I think we all know the rest. Zod and friends want to conquer the earth and make a good try at it. Smallville, Metropolis (where Lois, as usual, works for the Daily Planet) and someplace in the Indian Ocean get devastated. Superman (a military tag for our hero, though Lois has the idea first) gets a workout, but it's a relatively modest feat of strength that gets the biggest gasp from the audience. Ironic, isn't it?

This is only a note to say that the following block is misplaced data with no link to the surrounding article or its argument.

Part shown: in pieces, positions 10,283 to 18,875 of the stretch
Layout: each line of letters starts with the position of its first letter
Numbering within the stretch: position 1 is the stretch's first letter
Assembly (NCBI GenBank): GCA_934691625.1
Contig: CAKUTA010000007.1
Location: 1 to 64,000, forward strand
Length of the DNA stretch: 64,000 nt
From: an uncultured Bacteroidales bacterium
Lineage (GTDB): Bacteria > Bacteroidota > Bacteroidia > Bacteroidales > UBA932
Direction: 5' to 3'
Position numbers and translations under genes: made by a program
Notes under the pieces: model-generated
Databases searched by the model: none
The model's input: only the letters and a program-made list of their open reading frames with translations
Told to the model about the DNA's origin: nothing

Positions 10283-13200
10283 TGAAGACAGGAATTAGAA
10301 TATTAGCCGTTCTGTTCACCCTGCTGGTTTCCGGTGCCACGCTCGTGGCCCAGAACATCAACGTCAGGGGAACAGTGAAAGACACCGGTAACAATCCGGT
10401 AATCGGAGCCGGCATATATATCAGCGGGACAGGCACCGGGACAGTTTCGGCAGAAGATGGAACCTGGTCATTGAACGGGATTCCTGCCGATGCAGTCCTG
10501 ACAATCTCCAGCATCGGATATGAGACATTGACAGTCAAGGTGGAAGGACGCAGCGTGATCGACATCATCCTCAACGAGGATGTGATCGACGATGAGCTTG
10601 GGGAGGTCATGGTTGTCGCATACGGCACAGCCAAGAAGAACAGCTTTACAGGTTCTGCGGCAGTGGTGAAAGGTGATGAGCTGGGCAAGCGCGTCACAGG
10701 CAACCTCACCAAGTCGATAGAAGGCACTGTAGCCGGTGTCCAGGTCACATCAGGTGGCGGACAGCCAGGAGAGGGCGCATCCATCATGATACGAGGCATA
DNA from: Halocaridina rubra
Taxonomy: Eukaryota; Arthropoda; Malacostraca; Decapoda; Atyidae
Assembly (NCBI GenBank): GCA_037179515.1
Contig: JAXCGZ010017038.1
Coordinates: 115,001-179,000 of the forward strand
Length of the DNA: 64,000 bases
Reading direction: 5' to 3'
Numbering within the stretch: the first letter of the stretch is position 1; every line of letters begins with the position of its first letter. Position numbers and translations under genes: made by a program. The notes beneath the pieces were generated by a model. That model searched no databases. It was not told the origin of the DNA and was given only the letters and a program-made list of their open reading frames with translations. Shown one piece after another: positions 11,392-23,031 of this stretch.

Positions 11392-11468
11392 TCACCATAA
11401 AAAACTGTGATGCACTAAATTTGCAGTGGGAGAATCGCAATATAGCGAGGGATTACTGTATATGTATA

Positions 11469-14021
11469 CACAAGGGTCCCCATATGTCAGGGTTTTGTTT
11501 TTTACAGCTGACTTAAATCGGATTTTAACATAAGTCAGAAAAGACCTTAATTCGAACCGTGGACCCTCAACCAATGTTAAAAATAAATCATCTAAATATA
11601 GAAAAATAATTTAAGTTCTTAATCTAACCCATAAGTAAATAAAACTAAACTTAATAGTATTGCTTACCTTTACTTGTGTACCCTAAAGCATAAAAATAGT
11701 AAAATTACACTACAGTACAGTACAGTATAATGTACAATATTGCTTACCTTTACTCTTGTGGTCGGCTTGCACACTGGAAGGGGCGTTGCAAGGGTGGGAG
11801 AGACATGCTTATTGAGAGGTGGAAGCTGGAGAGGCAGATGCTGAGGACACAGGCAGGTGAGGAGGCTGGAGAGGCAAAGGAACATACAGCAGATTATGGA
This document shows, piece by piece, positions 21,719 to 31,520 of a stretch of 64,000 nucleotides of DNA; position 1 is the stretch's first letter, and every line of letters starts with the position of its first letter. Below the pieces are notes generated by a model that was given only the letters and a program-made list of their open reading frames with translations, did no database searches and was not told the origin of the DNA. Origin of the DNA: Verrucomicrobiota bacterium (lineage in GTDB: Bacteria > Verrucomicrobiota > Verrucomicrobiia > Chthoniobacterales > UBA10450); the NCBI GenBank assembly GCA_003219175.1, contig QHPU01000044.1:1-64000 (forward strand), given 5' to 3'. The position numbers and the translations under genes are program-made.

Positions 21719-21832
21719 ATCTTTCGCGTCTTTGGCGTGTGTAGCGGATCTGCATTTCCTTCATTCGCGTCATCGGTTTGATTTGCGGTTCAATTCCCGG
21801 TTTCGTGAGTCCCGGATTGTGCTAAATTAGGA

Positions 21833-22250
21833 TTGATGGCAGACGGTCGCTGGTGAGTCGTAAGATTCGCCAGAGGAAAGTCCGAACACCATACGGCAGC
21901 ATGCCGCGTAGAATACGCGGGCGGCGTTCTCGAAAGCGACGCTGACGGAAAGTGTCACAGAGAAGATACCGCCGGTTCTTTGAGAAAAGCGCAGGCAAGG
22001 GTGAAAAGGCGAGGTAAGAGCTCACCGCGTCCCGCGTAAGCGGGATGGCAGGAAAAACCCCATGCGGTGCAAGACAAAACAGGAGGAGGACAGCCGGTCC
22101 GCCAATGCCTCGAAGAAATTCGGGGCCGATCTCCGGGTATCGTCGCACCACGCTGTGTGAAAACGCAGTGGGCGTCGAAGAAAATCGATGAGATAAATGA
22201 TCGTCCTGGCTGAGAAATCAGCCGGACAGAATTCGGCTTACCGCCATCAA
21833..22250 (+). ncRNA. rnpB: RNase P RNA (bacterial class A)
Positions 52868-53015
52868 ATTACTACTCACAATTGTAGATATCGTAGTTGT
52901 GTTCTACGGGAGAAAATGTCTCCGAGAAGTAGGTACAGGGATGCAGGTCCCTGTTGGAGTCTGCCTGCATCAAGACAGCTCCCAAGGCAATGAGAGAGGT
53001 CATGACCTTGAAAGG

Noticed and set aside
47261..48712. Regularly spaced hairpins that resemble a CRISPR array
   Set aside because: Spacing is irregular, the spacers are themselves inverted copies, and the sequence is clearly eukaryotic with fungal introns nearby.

Superman emerges from Man of Steel still a far "lighter" character than Batman. He earns acceptance, even though the government inevitably remains wary. His anxiety over whether people will accept and trust him is resolved in part, and neatly, when a priest suggests that he trust people -- make a leap of faith -- first. However alienated he still feels, he decisively rejects his alien-ness in favor of his humanity. While some may deplore at least one thing he does, he remains far from "dark." The essential Superman is still with us, and ideally will be back someday. Henry Cavill will definitely be welcome. As Superman he is more inhibited than tormented, more principled than defensive, but his integrity is unquestionable -- and the actor, as everyone has observed, definitely looks the part, especially from the neck down. Cavill had failed to impress me in Immortals, and I've never seen The Tudors, but now I can say with confidence that he's no Brandon Routh, and I may go further than that. Snyder's ensemble is strong across the board. Michael Shannon gives a jarring performance as the villain mostly by underplaying. Compared to other Kryptonians, Zod has a flat, very American voice, and Shannon tends to bark out his lines in the manner of a singleminded, soulless man. He's disappointed people who love Terrence Stamp's Zod as a camp icon, as well as people who expect the villain to have the best lines. But I appreciate a villain who is just plain mean, and Shannon's Zod definitely meets that standard. By comparison, Russell Crowe is actually overused, his AI presence in later scenes serving too much as a deus ex machina -- or in English, an info dump for both Clark and Lois. Meanwhile, the sleeper of the picture, the unexpected scene-stealer, is Christopher Meloni of Law and Order fame as an Army guy who starts out suspicious of Superman but finally recognizes him as an ally. Meloni gets mega-badass points for his showdown with a Kryptonian warrior woman (Antje Traue). After emptying his firearms into her superhuman and armored form to no effect, he decides to draw his combat knife. She respects the gesture, mirrors it, and tells him "A good death is its own reward." Later, he gets to throw that back in her face. Dunk-dunk. Man of Steel has quite a few little grace notes like that, along with the properly overblown mayhem. More so than in Watchmen, Snyder directs comic-book action with virtuoso assurance and dramatic momentum. People who claim that they lost interest in the movie because of the supposedly repetitive violence have it backwards: the violence seems repetitive because they've already lost interest, or lacked interest in the first place. I get that some people are sick of superhero movies, but that distaste has biased some observers against Man of Steel. If you're not sick of superhero movies yet, Man of Steel will prove that the genre has life to spare. And while it may not be saying too much, it's easily Zack Snyder's best film to date. It's enough of a stand-alone picture that there doesn't really need to be a sequel. But after asking what Snyder can do to top this, I wouldn't mind seeing his answer someday.